Six of the Best Tool Gifts for Dads

Updated on September 20, 2019
wilderness profile image

Dan has been a homeowner for some 40 years and has nearly always done his own repair and improvement tasks. He is a licensed electrician.

Which one will make the best gift for Dad?
Which one will make the best gift for Dad? | Source

Why Tools for Dad on That Special Day?

Well, because they're dads! All men want tools; whether it be Christmas, Father's Day, or his birthday, the best gift for Dad is a new tool. Not another tie that he'll wear just because you bought it, and not another bottle of aftershave to go with the other ten he has, but a tool. You want to give him something that says you put some thought into the gift for him.

Ok, maybe we're "profiling" just a little here. Not all dads want tools; some moms do as well. Nevertheless, for many dads, a new tool fits the description of the best holiday gift you could get him.

But what tool? Dad already has a toolbox full, and you don't know what they are—how can you possibly make a good choice? Easy: we'll take a look today at unusual tools, things most people don't have but are very useful. This list includes: new tools that haven't been around long, inexpensive tools that a young child might give Dad (after he tells what's inside, of course!), tools for minor home repairs, and some for a remodeling project. You'll find a variety here, and all of the tools are ones that this long-time handyman has found useful and worth owning.

A Small Tack Remover Can Be the Most Used Tool in the House

These small and inexpensive tack pullers are especially useful around the house for everyday tasks.
These small and inexpensive tack pullers are especially useful around the house for everyday tasks. | Source

Let's start small, with something that little Sally can present Dad with on a special day. I owned one of these small tack removers for years, and when it finally broke, my heart sank. It is one of the few tools that I keep in the house rather than the workshop and something that gets used all the time, but I hadn't seen one for years.

The next few months were bad—it seemed that every time I turned around, I wanted that little tack remover. To pull a staple from the wall, or a small nail that had held a picture. To pull the tacks from a chair that needed the upholstery redone. To dig down into a piece of wood to grab a little nail. The uses are endless, and I couldn't find one. I did finally spot one of these little pieces of gold when searching Amazon for something else (or I wouldn't be mentioning it here), and I highly recommend it as a very inexpensive gift that is incredibly useful. I now own two of them, to give you an idea of what I think of these tack pullers.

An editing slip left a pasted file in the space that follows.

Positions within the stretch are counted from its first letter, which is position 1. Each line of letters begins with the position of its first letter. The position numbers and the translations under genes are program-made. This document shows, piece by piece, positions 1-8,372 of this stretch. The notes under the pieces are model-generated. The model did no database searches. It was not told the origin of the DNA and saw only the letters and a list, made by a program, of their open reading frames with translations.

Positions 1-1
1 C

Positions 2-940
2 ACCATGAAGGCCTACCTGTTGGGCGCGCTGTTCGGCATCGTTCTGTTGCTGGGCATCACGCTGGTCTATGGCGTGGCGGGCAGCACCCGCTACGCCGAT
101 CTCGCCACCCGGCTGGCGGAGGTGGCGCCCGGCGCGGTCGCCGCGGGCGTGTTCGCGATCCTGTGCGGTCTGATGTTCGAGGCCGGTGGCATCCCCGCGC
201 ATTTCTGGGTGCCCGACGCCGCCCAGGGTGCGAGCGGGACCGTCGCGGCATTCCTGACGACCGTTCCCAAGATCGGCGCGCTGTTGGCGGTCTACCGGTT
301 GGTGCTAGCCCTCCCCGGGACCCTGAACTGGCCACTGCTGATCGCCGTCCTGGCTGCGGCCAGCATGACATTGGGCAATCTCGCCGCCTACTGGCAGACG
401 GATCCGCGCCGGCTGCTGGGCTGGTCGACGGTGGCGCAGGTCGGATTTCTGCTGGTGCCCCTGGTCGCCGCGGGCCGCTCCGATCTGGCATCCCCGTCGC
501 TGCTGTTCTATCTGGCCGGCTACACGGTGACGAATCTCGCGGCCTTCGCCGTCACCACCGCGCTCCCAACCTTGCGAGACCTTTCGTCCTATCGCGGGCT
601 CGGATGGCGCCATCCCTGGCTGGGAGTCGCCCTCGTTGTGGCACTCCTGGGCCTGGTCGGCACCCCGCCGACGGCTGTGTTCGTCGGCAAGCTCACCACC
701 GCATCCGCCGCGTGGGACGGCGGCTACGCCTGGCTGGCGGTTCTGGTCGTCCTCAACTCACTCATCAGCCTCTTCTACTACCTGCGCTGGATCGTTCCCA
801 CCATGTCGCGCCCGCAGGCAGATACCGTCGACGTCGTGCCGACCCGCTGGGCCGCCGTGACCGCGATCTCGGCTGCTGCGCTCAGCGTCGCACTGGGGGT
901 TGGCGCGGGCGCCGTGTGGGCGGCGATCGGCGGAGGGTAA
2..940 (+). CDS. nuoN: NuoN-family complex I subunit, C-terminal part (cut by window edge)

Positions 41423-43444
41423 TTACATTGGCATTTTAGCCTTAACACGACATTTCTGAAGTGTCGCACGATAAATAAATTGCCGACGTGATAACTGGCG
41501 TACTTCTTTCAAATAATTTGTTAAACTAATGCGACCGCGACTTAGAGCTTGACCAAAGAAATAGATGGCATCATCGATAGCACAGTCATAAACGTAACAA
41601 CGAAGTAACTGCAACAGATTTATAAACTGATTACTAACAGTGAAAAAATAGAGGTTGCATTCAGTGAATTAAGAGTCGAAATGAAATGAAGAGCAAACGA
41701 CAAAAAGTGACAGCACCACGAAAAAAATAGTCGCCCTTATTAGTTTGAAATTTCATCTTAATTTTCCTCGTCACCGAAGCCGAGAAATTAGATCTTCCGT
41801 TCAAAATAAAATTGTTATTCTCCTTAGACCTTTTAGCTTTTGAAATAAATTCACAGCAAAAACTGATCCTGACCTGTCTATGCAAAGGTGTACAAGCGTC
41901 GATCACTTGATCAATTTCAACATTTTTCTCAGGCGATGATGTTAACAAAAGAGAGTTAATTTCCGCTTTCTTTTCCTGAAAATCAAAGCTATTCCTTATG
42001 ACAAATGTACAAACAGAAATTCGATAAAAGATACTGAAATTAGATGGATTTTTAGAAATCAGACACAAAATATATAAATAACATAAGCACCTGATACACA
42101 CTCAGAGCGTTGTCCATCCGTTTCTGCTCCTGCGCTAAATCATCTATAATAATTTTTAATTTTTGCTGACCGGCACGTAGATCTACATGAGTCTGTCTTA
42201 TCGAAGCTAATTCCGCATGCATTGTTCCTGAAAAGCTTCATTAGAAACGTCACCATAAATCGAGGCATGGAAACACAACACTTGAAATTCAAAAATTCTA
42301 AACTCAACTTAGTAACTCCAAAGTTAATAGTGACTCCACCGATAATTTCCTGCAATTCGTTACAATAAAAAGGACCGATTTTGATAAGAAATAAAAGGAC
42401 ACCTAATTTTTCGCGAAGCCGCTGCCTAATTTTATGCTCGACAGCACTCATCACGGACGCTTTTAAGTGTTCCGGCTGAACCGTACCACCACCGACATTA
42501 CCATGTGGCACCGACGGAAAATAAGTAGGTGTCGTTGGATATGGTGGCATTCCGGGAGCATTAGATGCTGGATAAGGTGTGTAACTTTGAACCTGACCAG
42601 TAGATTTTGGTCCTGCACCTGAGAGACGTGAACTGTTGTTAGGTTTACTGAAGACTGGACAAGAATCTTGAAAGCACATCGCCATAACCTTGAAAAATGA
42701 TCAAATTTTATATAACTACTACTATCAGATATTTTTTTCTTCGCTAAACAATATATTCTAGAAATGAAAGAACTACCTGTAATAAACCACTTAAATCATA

Multi-tools Are Perfect When Away From Home and the Workshop.

The wonderful tools are compact enough to carry on a belt and will do anythiing
The wonderful tools are compact enough to carry on a belt and will do anythiing | Source

Multi-tools have been around for a long time but are also being improved constantly. The modern version of a swiss army knife, they are a must for anyone in the outdoors. Perfect for camping tasks, while hiking a trail or just around the yard pruning bushes and the like.

I carry one of these while on the job as an electrician and so do many of my co-workers. They are just too handy to leave at home as they can do anything (well, almost—I wouldn't try to build a house with one!). Of the several I've owned I liked the Gerber and Leatherman models the best, and that's what is shown here.

If your choice is one of the larger or heavier multi-tools, make sure it has a sheath. Some are small and light enough to carry in a pocket, and some very definitely are not.

A Folding Workbench for Small or Crowded Work Areas

The Black and Decker workmate folds to a very small footprint for storage.
The Black and Decker workmate folds to a very small footprint for storage. | Source

I was given my own Workmate as a gift long ago, and it has always been one of my favorite tools. Although I am fortunate enough now to have a dedicated workshop, it wasn't always so. Like most people, my work area was the garage, after the car was pulled out, or the back yard.

Without a dedicated space for project work, a large, permanent workbench is not an option. Whatever is used must be both of a reasonable size and be able to be stored away in a small area. The workmate does that, and does it well; the photo above shows the bench in its full upright position, clamping a piece of pipe about to be cut, while the inset shows it folded up, ready to be put away. There are several options when buying a workmate; the one shown is the middle option, with a cheaper, light-duty one available and a heavier, more expensive one.